Wednesday, April 20, 2011

Once Again: Long Wine Lunch @ Mamou.

Lunch of Friday, the 8th April 2011, with the Usual Suspects was back at my favorite steak restaurant, Mamou. None of us ever say no when a Mamou call is made. We were 7 in all that day: the Aaron, J-Lab, Miguel, Rene, the Stockbroker, Global Beer Exchange's Jimmyton Araneta and myself.

As usual, we started lunch off with a couple of bottles of bubbly: Rene's old reliable, fresh, rounded and slightly toasty Billecart Salmon Champagne Brut Réserve NV (this is one of my and Rene's go-to non-vintage champagnes), and, something new to many of us, Aaron's Perrier Jouët Champagne Grand Brut NV.

I've never had the non-vintage bottling of Perrier Jouët, as I'd always buy their Belle Époque line (I used to buy lots of their 1989 and 1990 Belle Époques from Säntis for only around P750/bottle back in the mid-late '90s). Pretty much everyone was quite impressed by this non-vintage champagne which was comparatively brighter, deeper and more complex with white flowers, brioche, underlying white chocolate (the pinot noir speaking, most likely) and alluring biscuity notes past mid-mouth and to the finish. Very nice non-vintage bubbly.

Cheers from the Stockbroker & J-Lab.

As usual, our first course consisted of platters of Spaghetti Bottarga. With this, we had some of Miguel's 2009 Bruno Giacosa Roero Arneis. I've written several times about this wine from the Roero hills of Piemonte. Firm, dry, clean white grapefruit, bit of citrus, infused with notes of seashell and bitterish almond. Straightforward, honest and an excellent match for the spaghetti bottarga. I never get tired of this pairing.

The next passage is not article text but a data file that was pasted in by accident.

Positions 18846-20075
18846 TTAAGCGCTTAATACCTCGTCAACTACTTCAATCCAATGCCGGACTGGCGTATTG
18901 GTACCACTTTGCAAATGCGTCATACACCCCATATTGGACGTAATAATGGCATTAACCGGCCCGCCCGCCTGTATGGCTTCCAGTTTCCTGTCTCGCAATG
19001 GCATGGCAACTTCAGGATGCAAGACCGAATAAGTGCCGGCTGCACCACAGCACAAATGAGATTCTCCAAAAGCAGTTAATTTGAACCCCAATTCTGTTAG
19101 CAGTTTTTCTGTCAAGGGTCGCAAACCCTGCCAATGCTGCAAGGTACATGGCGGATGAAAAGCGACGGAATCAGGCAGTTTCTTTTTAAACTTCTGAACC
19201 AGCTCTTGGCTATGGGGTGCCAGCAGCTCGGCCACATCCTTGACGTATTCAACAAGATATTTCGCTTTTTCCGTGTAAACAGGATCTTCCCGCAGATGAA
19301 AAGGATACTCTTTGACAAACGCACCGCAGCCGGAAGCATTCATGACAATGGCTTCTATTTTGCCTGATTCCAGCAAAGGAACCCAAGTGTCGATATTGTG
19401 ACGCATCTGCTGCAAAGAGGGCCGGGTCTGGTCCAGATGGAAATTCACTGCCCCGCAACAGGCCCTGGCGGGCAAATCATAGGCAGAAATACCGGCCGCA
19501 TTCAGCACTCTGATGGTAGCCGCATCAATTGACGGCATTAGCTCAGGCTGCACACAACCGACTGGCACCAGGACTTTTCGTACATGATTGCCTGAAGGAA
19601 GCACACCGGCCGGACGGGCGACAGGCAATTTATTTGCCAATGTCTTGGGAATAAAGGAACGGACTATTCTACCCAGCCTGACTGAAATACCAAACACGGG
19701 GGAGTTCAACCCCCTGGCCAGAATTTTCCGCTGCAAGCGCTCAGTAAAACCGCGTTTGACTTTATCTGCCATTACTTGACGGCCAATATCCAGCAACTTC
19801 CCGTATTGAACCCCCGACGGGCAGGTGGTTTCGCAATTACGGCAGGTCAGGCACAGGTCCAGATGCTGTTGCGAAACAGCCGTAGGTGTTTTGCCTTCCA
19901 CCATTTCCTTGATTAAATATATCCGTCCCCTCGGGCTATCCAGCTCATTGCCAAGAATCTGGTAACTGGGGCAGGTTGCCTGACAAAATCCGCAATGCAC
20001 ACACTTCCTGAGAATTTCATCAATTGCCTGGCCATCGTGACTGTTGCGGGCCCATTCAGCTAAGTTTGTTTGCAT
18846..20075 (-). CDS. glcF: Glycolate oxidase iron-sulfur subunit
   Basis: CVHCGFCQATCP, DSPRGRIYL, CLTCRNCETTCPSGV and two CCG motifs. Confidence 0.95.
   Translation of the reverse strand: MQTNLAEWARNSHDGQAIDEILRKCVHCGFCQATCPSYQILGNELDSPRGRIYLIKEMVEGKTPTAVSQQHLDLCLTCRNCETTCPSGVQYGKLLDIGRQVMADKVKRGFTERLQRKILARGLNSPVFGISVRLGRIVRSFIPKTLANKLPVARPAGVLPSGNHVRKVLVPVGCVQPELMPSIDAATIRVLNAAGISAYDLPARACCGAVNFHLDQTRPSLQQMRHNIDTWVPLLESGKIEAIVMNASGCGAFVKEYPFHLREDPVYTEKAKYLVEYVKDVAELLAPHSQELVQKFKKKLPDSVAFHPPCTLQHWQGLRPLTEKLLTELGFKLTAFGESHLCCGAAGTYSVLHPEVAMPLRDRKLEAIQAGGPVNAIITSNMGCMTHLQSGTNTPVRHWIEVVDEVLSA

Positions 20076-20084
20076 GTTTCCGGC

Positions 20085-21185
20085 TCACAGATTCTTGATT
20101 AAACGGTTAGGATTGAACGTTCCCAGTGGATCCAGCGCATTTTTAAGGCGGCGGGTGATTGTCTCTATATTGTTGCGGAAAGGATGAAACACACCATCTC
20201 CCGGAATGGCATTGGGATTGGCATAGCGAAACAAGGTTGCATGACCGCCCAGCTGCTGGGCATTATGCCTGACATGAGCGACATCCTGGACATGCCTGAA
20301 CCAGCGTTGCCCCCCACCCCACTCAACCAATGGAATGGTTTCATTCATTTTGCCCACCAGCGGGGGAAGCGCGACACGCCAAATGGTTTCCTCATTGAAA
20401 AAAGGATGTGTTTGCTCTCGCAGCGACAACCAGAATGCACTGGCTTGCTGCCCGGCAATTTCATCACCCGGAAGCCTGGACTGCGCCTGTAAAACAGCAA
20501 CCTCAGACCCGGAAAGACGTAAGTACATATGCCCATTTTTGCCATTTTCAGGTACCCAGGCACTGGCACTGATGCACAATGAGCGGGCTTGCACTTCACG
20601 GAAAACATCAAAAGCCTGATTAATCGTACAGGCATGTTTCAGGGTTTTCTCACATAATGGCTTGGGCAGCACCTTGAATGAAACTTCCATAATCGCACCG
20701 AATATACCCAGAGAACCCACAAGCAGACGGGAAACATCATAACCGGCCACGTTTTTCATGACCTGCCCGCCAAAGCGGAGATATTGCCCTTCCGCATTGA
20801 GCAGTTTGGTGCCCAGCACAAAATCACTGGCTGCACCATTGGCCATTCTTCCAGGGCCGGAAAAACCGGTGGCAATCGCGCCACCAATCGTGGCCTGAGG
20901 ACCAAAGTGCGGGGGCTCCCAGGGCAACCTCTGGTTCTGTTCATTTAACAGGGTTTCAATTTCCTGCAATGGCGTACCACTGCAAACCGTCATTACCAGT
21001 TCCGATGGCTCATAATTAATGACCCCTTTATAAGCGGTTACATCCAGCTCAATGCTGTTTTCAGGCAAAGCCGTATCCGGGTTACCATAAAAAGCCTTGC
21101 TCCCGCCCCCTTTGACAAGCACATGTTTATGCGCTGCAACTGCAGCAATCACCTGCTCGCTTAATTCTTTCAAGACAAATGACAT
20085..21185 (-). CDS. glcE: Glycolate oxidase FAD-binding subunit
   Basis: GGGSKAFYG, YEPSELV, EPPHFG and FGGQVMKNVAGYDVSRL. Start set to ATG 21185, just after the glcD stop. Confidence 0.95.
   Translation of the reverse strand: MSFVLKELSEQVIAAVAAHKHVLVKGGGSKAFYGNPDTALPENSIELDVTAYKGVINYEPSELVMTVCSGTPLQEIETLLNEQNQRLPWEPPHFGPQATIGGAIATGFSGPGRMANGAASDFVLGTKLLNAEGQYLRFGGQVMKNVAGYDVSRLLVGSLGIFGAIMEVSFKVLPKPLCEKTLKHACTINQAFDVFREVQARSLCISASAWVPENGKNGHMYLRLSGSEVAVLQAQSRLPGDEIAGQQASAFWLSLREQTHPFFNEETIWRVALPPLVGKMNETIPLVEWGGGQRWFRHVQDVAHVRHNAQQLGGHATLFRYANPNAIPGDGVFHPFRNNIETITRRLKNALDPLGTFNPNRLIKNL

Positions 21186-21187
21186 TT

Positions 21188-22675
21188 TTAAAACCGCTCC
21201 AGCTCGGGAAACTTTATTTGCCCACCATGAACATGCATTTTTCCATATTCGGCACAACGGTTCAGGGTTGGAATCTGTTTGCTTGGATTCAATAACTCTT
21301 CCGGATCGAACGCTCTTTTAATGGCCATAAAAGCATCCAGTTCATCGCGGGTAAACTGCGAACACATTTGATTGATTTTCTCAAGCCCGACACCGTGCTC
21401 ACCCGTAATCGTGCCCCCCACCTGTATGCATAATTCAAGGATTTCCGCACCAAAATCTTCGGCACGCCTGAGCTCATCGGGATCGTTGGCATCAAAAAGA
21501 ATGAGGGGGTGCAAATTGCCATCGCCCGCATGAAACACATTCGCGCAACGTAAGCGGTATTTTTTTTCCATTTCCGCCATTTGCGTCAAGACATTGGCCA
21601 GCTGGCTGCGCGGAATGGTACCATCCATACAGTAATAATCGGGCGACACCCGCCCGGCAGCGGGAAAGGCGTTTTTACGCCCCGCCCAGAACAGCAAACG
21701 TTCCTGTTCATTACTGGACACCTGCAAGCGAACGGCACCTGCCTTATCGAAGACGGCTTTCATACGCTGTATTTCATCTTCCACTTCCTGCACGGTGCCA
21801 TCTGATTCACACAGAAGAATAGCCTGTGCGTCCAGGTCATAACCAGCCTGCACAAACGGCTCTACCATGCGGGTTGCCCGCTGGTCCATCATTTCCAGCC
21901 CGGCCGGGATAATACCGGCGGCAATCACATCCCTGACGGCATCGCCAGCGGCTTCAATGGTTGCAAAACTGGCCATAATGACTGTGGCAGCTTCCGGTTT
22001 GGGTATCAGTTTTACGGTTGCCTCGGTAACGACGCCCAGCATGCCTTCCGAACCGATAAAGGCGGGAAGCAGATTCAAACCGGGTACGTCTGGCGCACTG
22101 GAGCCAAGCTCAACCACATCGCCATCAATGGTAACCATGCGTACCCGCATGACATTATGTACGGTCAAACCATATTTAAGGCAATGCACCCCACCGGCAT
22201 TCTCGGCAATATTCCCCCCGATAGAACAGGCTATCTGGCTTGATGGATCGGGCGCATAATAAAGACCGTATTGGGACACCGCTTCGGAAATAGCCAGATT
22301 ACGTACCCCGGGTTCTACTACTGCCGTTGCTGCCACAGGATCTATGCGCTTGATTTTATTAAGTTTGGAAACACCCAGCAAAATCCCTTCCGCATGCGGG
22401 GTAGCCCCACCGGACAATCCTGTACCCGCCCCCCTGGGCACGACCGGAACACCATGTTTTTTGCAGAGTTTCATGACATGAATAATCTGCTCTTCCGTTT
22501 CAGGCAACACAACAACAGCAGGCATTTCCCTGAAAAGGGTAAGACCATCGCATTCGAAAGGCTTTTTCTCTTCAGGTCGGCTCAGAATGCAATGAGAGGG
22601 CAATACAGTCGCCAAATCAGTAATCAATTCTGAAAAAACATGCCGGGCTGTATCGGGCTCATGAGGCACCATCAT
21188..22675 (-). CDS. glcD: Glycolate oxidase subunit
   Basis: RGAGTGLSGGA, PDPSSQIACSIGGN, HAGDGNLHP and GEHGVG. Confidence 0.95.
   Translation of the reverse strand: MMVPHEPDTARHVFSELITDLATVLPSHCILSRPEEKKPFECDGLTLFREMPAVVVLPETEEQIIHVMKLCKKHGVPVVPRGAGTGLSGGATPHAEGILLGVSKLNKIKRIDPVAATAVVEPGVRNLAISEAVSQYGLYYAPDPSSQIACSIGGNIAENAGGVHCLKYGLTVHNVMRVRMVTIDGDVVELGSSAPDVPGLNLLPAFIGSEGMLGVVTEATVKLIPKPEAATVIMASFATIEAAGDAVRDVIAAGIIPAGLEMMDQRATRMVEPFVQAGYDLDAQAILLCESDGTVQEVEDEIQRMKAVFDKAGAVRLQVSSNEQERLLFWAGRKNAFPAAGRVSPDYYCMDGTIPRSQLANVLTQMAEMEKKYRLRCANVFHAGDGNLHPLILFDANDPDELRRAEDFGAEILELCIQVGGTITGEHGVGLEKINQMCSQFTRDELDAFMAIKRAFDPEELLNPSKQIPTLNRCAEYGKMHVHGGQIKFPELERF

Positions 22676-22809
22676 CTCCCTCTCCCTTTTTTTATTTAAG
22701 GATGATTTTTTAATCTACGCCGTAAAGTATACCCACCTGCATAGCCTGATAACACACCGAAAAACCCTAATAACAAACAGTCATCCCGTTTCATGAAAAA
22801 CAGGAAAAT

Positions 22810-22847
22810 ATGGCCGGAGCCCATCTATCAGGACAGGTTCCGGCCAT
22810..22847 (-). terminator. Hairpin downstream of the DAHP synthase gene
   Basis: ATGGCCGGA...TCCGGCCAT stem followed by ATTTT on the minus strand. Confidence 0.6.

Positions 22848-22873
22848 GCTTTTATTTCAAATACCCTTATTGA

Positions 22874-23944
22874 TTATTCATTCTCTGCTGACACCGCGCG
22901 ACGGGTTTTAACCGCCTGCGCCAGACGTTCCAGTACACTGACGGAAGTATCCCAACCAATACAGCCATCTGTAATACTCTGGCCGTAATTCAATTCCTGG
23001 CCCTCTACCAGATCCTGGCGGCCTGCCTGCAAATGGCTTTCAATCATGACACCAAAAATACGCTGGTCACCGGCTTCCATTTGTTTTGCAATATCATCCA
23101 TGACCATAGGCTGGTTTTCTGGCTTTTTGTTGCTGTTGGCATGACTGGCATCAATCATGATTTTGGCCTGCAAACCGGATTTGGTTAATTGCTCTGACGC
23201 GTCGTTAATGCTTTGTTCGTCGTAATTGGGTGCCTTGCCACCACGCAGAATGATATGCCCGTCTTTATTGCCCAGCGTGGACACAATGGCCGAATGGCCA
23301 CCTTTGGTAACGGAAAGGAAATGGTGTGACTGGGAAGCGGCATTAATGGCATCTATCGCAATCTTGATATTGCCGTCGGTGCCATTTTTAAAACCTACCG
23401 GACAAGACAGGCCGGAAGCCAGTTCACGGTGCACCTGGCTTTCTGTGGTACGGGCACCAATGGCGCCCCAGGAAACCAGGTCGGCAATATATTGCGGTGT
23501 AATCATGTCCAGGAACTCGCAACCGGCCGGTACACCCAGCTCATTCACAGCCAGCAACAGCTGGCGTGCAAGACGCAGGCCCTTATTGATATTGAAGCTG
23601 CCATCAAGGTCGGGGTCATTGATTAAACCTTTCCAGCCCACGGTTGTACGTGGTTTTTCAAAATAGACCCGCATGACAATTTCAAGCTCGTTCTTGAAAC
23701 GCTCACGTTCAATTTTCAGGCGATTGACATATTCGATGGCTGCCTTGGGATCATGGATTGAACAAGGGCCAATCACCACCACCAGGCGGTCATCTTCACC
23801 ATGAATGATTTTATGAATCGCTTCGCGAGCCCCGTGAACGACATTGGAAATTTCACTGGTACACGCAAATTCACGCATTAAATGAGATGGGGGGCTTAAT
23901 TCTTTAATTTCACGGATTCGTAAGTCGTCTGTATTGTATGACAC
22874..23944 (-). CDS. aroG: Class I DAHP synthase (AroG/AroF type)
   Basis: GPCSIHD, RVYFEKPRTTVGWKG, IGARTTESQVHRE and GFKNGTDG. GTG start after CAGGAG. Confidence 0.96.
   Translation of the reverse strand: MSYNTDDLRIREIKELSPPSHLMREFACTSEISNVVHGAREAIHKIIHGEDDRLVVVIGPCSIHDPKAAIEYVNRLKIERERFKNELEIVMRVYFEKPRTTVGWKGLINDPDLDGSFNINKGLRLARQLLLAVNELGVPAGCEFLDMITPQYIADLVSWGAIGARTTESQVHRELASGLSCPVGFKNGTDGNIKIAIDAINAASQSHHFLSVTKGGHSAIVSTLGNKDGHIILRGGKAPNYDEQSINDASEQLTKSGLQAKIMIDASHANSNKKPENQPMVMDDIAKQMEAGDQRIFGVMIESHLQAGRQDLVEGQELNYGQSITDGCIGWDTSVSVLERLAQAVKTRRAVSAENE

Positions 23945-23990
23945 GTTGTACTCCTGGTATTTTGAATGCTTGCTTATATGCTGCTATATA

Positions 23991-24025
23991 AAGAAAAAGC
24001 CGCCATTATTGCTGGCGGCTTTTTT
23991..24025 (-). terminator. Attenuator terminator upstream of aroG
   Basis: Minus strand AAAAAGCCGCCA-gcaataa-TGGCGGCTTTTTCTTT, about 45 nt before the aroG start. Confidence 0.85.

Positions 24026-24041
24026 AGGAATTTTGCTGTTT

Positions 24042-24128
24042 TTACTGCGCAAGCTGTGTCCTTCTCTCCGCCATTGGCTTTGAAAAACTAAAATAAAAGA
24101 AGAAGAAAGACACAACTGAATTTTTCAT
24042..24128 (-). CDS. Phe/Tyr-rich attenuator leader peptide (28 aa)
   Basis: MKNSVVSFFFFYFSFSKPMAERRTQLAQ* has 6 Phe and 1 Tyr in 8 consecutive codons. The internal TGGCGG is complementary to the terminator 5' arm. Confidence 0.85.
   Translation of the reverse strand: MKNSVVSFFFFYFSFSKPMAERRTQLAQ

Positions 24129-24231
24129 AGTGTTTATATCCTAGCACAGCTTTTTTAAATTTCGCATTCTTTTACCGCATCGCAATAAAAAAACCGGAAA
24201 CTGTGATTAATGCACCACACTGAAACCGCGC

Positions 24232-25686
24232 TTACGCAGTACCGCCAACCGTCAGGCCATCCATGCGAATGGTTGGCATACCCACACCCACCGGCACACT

Salud from Jimmyton & Miguel, coño.

Cin cin from Rene & Aaron.

Of course, we had to have the coup de coeur, Mamou's Dry-Aged US Prime Grade
Bone-In Ribeye
(3 double orders, rare).

It being a Lenten Friday, J-Lab opted for the Salmon with Couscous which the Stockbroker also ordered (aside from his separate meat course). For his fish main course, J-Lab had brought along a bottle of 2002 Maison Leroy Meursault Blagny 1er Cru...

...which was, unfortunately, prematurely oxidized.

With the slabs of dry-aged rib-eye, we, naturally had several bottles of reds. Nice thing with this group, there is always a surplus of bottles of red. The difficult part is deciding which ones to open.

Again, unfortunately, my bottle of 2001 Tenuta Guado al Tasso (purchased at Bacchus International) was horribly corked, and, consequently, dumped. Pity, last time I tried it was over 3 years ago and I found it way too young then. Thus, I was very curious to see what it was like at this point. Oh, well, it happens. Next one, I hope, will be a healthy bottle.

The 1992 Chateau Montelena Montelena Estate Napa Valley Cabernet Sauvignon (Rene's bottle) was, in a word, excellent. It was also a great pairing for charred beef. Deep, quietly serious cassis, bit of a minty topnote, dark fruit, tobacco, slight licorice and charcoal and an underlying nuance of tar. Wonderful. Very happy to have had this again.

Miguel's 1995 Marqués de Murrieta Dalmau Reserva was another fine match for the steaks. Last I had this wine was a year ago, but with a cheese course. My notes at the time were as follows:
1995 Marqués de Murrieta Dalmau Reserva - Miguel's bottle, no decanting. I first tried this maiden vintage of Dalmau in late February 2009 from Jojo. So, it was great to be able to see how it is doing over a year later.

The wine seems to have gained even more weight and power over the past 14 months. Now decidedly full-bodied, it is roaring with sweetly ripe black cherry, raspberry, cassis/blackcurrant, licorice, sweet pipe tobacco, cinnamon, cloves, hints of dried fig and chocolate, creamy oak/vanilla. For fans of Rioja in the modern/international style, this would likely be a hit.